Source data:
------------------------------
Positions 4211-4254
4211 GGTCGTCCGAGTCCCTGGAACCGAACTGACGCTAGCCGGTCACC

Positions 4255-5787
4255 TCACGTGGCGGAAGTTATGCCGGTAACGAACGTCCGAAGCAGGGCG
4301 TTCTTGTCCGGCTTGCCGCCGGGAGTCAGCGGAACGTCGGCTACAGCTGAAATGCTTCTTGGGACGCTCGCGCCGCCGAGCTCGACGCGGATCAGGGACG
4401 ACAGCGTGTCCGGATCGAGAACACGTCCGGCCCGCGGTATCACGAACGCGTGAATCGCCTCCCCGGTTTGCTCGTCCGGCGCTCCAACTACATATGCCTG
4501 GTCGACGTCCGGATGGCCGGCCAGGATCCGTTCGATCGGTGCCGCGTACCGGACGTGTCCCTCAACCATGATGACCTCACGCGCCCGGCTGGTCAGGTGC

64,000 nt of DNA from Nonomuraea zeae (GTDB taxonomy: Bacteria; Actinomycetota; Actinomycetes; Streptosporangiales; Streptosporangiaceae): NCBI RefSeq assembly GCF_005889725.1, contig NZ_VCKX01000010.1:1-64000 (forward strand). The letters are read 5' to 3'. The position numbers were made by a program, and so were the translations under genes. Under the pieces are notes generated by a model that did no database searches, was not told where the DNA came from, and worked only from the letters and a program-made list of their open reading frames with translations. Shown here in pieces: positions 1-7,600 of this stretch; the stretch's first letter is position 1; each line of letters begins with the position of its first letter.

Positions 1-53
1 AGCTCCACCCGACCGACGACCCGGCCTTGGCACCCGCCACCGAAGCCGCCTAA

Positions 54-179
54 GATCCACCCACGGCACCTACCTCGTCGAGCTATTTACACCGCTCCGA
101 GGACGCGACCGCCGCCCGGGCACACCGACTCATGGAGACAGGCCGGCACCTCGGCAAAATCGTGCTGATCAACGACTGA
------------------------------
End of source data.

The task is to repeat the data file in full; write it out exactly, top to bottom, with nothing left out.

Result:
Positions 4211-4254
4211 GGTCGTCCGAGTCCCTGGAACCGAACTGACGCTAGCCGGTCACC

Positions 4255-5787
4255 TCACGTGGCGGAAGTTATGCCGGTAACGAACGTCCGAAGCAGGGCG
4301 TTCTTGTCCGGCTTGCCGCCGGGAGTCAGCGGAACGTCGGCTACAGCTGAAATGCTTCTTGGGACGCTCGCGCCGCCGAGCTCGACGCGGATCAGGGACG
4401 ACAGCGTGTCCGGATCGAGAACACGTCCGGCCCGCGGTATCACGAACGCGTGAATCGCCTCCCCGGTTTGCTCGTCCGGCGCTCCAACTACATATGCCTG
4501 GTCGACGTCCGGATGGCCGGCCAGGATCCGTTCGATCGGTGCCGCGTACCGGACGTGTCCCTCAACCATGATGACCTCACGCGCCCGGCTGGTCAGGTGC

64,000 nt of DNA from Nonomuraea zeae (GTDB taxonomy: Bacteria; Actinomycetota; Actinomycetes; Streptosporangiales; Streptosporangiaceae): NCBI RefSeq assembly GCF_005889725.1, contig NZ_VCKX01000010.1:1-64000 (forward strand). The letters are read 5' to 3'. The position numbers were made by a program, and so were the translations under genes. Under the pieces are notes generated by a model that did no database searches, was not told where the DNA came from, and worked only from the letters and a program-made list of their open reading frames with translations. Shown here in pieces: positions 1-7,600 of this stretch; the stretch's first letter is position 1; each line of letters begins with the position of its first letter.

Positions 1-53
1 AGCTCCACCCGACCGACGACCCGGCCTTGGCACCCGCCACCGAAGCCGCCTAA

Positions 54-179
54 GATCCACCCACGGCACCTACCTCGTCGAGCTATTTACACCGCTCCGA
101 GGACGCGACCGCCGCCCGGGCACACCGACTCATGGAGACAGGCCGGCACCTCGGCAAAATCGTGCTGATCAACGACTGA